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WSESU teachers unanimously approve new two-year contract

BRATTLEBORO—Teachers in the Windham Southeast Supervisory Union have unanimously approved a new two-year contract.

The terms of the two-year contract, which takes effect on July 1, call for a salary freeze for all teachers in the first year. In the second year, teachers eligible for step increases will receive them and teachers eligible for longevity, taught for 10 or more years, will receive a pay increase of 0.75 percent.

The health insurance premium percentage of 15 percent paid by teachers remains.

“I was quite surprised [by the teachers’ vote],” said Jack McKiernan, the Windham Southeast Education Association’s chief negotiator and a special education teacher at Oak Grove School, after Monday’s vote.

He adds, however, there was a strong consensus among the membership that neighbors are experiencing pay cuts and teachers felt voting for the salary freeze was the right course of action.

According to McKiernan, approximately 150 members out of 300 voted.

On Tuesday, a joint meeting in Dummerston of five of the six WSESU member boards also unanimously approved the deal, except for Vernon, which was not present.

According to David V. Dunn, chairman of the Windham Southeast Supervisory Union school board, only four “yes” votes were needed to move forward, so the Vernon School Board’s absence had no effect on the final outcome. The school board also OK’d the deal by a 13-2 margin.

Wages and benefits comprise 80 percent of the WSESU’s operating budget, according to Dunn.

“Negotiations were cordial and professional. Negotiations are about expressing your position and understanding the other side,” said Dunn.

“We were bargaining in unprecedented times,” said McKiernan about the economic atmosphere surrounding the process.

Last August, the supervisory union ratified a one-year collective bargaining agreement with the WSEA that provided eligible teachers a slight boost in wages. That contract was set to expire at the end of this month.

Talks between the WSESU Negotiating Committee and the WSEA broke down earlier this year. By law, the two sides are required to generate a fact-finding report through an independent third party.

That report, released earlier this month, recommended step increases in salary for half of the estimated 350 teachers in the district and no changes in the insurance agreement.

However, the WSESU committee rejected the report and decided to move ahead and recommend imposing a salary freeze on all teachers.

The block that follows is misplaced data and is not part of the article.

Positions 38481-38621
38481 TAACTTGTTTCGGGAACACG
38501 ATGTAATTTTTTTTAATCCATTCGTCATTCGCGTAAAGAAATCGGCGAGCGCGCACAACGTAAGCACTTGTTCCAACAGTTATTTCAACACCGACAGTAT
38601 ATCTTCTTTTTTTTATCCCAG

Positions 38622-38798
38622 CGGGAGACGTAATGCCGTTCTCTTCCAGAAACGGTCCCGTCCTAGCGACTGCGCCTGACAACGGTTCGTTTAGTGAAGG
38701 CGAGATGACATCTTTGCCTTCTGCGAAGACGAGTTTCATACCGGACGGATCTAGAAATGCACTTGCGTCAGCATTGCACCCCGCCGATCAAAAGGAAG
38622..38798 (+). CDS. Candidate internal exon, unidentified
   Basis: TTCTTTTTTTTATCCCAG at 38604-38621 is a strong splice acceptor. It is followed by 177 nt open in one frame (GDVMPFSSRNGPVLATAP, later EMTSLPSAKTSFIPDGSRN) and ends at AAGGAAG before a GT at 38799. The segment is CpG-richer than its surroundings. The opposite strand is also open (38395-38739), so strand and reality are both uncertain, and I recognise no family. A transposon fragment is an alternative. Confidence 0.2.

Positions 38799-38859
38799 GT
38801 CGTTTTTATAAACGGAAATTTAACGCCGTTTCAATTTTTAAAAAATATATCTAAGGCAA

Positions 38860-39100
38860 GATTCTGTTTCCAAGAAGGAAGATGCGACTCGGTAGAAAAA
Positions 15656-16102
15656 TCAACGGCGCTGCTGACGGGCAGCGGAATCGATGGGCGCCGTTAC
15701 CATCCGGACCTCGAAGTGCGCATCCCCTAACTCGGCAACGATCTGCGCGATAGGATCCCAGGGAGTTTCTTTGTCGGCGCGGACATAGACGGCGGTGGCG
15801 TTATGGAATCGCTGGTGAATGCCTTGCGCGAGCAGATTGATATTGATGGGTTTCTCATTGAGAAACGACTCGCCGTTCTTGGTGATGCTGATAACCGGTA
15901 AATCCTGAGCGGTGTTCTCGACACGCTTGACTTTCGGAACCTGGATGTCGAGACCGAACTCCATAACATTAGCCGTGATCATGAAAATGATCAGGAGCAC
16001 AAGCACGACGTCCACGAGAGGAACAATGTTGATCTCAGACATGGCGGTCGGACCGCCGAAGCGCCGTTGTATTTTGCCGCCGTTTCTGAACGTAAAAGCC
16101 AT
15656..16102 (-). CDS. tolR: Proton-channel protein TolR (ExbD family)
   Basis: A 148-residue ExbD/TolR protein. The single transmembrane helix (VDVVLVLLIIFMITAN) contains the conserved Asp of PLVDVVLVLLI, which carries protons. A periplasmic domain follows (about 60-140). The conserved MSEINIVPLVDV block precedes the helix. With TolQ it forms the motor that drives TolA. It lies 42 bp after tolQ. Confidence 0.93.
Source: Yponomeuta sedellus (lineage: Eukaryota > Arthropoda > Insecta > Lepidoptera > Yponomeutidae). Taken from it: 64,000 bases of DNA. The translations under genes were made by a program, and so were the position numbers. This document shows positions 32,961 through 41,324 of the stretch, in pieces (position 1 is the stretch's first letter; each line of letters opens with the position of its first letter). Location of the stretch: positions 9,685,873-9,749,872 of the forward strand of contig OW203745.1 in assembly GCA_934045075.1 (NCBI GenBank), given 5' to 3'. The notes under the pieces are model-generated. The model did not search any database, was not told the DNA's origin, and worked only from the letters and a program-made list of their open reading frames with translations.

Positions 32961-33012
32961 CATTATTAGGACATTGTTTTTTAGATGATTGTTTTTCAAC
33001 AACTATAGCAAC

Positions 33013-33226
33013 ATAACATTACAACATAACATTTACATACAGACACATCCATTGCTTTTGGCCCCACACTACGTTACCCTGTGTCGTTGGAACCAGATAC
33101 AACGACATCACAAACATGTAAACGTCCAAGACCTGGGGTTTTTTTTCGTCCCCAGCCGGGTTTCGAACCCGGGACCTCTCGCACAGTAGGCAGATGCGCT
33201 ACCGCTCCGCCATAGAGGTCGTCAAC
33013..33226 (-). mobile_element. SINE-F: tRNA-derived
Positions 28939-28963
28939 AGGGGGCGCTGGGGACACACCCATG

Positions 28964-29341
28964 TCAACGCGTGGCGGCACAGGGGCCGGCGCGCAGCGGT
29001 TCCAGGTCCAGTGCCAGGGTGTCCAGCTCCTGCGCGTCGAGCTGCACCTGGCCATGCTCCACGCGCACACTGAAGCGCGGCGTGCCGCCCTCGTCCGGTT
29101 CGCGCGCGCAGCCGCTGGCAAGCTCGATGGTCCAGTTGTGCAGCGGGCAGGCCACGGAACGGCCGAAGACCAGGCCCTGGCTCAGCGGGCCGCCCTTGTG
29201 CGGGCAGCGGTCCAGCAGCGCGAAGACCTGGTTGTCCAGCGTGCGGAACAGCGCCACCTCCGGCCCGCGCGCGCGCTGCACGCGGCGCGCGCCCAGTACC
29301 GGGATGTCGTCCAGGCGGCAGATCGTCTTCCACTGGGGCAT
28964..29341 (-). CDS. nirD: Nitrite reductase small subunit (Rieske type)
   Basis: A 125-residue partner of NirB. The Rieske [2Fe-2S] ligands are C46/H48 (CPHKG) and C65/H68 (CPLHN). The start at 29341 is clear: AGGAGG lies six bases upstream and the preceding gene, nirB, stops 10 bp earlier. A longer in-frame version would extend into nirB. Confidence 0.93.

The WSEA spoke to town school boards in the district to challenge the WSESU’s position.

In a letter sent to the school boards, McKiernan warned, “relations between boards and teachers have suffered enormously in every school district within the state of Vermont that has ever imposed a settlement. We do not want that to happen here.”

Teachers contended that the negotiating committee’s decision did not keep within the preceding settlements in Vermont’s bargaining law over the last 40 years. According to the WSEA, an imposed settlement has never occurred in Windham Southeast.

“While we understand the frustration caused by the difficult economic times we face, we feel strongly that imposing a contract upon the teachers of WSESU is a harmful and destructive way to resolve the contract negotiation impasse,” wrote McKiernan. “There have only been a handful of imposed settlements in Vermont throughout the 40 year history of our teacher bargaining law.”

In each of those cases, he added, “imposition has resulted in severe damage to the relationship between the school boards and teachers. Imposing a settlement on the teachers of WSESU will unquestionably and irrevocably damage the relationship we have all worked so hard to foster over the past 40 years of collective bargaining.”

While teachers have the right to strike in Vermont, there has never been a work stoppage in Windham Southeast.

The WSESU and teachers’ union finalized a tentative contract June 17. Dunn said a contract needed to be finalized by the end of June or the previous contract would have remained in effect and teachers would have received the raises scheduled in the previous contract.

The 18 teachers moving from step increases to longevity “would have received a 9.3 percent [pay] increase,”  Dunn said.

“It was purely economic issues that made us move to finality,” he added.

The union agreed to submit the contract to Arbiter Bruce Frazier, said McKiernan, but that the WSESU was unwilling to do the same.

He also said that the bargaining teams had until the start of the 2010-11 school year to finalize the contract, but that the board made a “good-faith presumption” in thinking that the contract needed to be finalized by the end of June when the previous contract expired.

Dunn said the WSESU pays competitive wages compared to nearby supervisory unions. Other New England schools, however, are looking at teacher benefits and wages relative to performance. He says some schools in Massachusetts have handed out 5- to 10-percent pay cuts as part of this movement.

“Performance is an extremely challenging thing to put into a contract,” he said.

The WSESU, he said, wants to shift its philosophy and instead of cutting teachers to stay competitive with wages, it wants to keep teachers and control costs through wages. He said this new philosophy was expressed during negotiations.

“Things aren’t easy, but you’ve got to do your best work when things aren’t easy,” said McKiernan.

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Originally published in The Commons issue #55 (Wednesday, June 23, 2010).

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